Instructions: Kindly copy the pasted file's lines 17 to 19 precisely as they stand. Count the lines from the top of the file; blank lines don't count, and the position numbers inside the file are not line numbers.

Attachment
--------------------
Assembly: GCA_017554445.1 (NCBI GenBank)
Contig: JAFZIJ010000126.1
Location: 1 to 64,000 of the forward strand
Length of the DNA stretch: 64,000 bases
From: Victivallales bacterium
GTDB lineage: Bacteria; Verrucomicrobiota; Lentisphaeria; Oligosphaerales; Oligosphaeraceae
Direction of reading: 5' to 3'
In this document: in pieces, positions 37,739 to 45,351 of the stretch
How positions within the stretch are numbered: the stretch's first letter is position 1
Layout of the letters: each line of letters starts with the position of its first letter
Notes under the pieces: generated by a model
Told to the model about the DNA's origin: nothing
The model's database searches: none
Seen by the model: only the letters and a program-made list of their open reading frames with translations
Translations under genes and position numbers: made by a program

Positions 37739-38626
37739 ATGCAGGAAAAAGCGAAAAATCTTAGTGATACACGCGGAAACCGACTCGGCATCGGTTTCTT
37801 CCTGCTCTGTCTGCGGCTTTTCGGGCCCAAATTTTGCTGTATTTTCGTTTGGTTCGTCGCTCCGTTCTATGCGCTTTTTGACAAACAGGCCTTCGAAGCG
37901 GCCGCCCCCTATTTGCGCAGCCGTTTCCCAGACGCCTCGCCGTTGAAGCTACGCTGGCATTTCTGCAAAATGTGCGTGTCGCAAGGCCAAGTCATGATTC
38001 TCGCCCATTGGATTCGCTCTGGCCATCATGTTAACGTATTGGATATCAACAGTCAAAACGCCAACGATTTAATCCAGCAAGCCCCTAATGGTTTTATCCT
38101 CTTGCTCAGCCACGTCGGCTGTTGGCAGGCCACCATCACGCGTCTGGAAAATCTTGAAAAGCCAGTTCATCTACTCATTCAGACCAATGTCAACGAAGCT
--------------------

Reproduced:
37739 ATGCAGGAAAAAGCGAAAAATCTTAGTGATACACGCGGAAACCGACTCGGCATCGGTTTCTT
37801 CCTGCTCTGTCTGCGGCTTTTCGGGCCCAAATTTTGCTGTATTTTCGTTTGGTTCGTCGCTCCGTTCTATGCGCTTTTTGACAAACAGGCCTTCGAAGCG
37901 GCCGCCCCCTATTTGCGCAGCCGTTTCCCAGACGCCTCGCCGTTGAAGCTACGCTGGCATTTCTGCAAAATGTGCGTGTCGCAAGGCCAAGTCATGATTC